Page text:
In the immediate aftermath of “Superstorm” Sandy, I found myself in Hoboken as part of the first response during the rescue and sheltering/sustainment as the city recovered and started the rebuilding process. Immediately after I found myself as a project team leader for NY City’s Rapid Repairs program, responsible for the high-rise and multi-family programs and then 5 programs in 3 boroughs. Long days and nights, again taking care of the emergent needs of a populace at risk as we restored the ability to safely shelter in their homes by providing heat, hot water, and safe electricity. During this period I was able to keep up with my school commitments and completed my MA at Rutgers. I even managed to get published in a professional journal, so that’s a plus. As we slowed at Rapid Repairs I finally had a chance to start spending time with my family. It was hard to be resentful of the job, as we were much better off than those that were devastated by the storm, and it was “doing good”. Of course, summer meant additional Army commitments, taking me away from the family for over 3 weeks, but I had a normal schedule to look forward to when I got back. I could get some things done around the house, we could go out and do family stuff, and we could be “normal”.
Then Sandy called me.
As I write this I am sitting out on Long Island. We are doing recovery work, helping homeowners get back to their homes, complete their repairs, and providing necessary support as these communities rebuild. Whole blocks were wiped out, and a lifetime of memories and savings were destroyed for many, and this assistance is what brings happiness and stability back for many. Due to political considerations, a need was identified to attempt to complete over 5,000 home inspections and awards in the span of 27 days, so since the beginning of September I have been out here working 7 days/16 hours a day. For 6 weeks the only days off I had were for military duty-not even to go see my family. I am living out of a hotel, because a 2+ hour commute each way does not jive well with a 16 hour day…
I started this blog as an extension of my schoolwork progressing into my PhD and as a way to informally get some of my thoughts and ideas expressed towards those that may share my interests or that I may interact with professionally. I learned that it is hard when there are so many commitments.
I have also further determined that the thing called “work/life balance” does not exist as balance; it exists as compromise. When considering the balance, it is really a consideration of what must be given up in order to support the other. Some things are less flexible than others by nature, so it really comes down to what you are willing to put up with, and what your family is willing to support.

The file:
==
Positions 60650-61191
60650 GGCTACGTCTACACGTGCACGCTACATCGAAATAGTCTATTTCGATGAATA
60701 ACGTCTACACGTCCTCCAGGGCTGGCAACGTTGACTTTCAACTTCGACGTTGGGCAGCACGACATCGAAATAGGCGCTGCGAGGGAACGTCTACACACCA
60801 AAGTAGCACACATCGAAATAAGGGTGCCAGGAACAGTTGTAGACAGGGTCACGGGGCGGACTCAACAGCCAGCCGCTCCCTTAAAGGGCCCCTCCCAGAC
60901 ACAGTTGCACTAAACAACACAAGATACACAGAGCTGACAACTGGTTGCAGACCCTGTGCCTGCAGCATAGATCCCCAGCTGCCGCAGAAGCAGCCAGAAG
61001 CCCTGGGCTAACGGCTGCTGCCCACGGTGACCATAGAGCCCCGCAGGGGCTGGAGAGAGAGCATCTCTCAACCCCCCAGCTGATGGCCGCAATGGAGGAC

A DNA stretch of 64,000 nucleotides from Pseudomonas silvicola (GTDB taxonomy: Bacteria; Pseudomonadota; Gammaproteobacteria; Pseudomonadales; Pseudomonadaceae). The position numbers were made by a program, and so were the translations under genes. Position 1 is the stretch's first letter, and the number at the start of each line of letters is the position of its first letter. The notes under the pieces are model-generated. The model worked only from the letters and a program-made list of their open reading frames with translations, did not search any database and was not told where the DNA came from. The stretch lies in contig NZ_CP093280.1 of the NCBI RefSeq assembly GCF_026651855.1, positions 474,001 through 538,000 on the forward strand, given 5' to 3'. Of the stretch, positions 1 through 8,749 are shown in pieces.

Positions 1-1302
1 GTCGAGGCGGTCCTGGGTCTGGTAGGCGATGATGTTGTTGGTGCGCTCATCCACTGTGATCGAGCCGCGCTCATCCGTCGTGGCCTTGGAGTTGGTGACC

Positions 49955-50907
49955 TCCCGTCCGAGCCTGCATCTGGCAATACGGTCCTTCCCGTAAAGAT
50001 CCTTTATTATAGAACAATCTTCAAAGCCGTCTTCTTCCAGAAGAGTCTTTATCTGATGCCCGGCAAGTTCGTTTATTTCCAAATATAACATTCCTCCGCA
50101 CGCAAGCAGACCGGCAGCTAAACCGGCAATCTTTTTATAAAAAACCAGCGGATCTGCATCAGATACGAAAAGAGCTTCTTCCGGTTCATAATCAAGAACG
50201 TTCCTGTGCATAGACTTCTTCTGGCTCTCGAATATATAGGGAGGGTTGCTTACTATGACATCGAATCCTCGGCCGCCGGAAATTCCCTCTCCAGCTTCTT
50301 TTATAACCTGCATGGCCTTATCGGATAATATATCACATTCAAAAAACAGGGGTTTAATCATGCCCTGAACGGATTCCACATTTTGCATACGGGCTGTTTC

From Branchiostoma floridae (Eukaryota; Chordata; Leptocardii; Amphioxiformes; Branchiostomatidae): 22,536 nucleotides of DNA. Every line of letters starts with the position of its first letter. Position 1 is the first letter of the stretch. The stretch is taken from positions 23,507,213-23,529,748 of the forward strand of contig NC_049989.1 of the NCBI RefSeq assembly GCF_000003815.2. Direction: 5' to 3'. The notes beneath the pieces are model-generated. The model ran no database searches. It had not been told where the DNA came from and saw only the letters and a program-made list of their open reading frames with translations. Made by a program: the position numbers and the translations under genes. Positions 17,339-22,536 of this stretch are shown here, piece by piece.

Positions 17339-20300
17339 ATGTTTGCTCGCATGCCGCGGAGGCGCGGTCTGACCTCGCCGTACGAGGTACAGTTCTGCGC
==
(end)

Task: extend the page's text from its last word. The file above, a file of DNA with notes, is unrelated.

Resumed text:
COL John D Sims, USA, reflected on his thoughts on Balance in a Military Career in an article published in the Canadian Military Journal. The article concentrated on being a good leader, but finished with some sage advice regarding being a good parent: “My dad, Lieutenant Colonel (ret’d) Billy Gene Sims, has mentored me throughout my career and my life. He served 20 years as a field artilleryman and army aviator. He fought on Pork Chop Hill during the Korean War, and flew during two tours in Vietnam. When he commissioned me as a second lieutenant, he gave me some great advice. Dad said, “Son, go to work early and come home early.” I understood the “go to work early” part, because it reinforced the perception I held of the army – you had to work long and hard to succeed. But I did not understand the “come home early” bit. His point was that if you go in early, your kids really won’t miss you because they’ll still be in bed. Plus, you can get a lot of work done before other soldiers arrive and you begin to change focus. “Come home early” really meant be home in time to sit down at the family table for dinner, and to help with homework, baths, and bedtime stories. Those are critical times in raising a family. Kids have a simple but vital need: to be with their mothers and fathers. No special activities or accessories are required; just being and talking with your kids and your spouse. Just being there will do more for family and world peace than any other activity. There will be deployments or training missions that prevent you from being home for dinner. Make those times the exception. If this lesson isn’t sufficiently clear, just ask your kids, and they will tell you.
By the way, my dad continued the rest of the story by saying: “Son, I mastered going to work early, but I never mastered coming home early.” I have considered it my job to finish what he started….There are successful leaders who sacrifice and lose their families for their career. Why is that? Perhaps we take our spouse for granted. As soldiers, the army gives us orders, but our spouse gets invitations. Did you ask your spouse for his/her continued support during your next assignment? Was his/her opinion part of your decisions? Have you thanked him/her for the contributions to your career, children, community, and country? Bought any flowers lately? It is when we take spouse or family for granted and fail to nurture our relationships that we are no longer successful. Spouses sacrifice a lot to allow us to serve. Acknowledging and appreciating their contributions helps reinforce why they make such sacrifices – namely, you”
I wouldn’t be out here doing this if my wife didn’t support me, and I just hope that when I decide that this is too much that I don’t make that decision too late.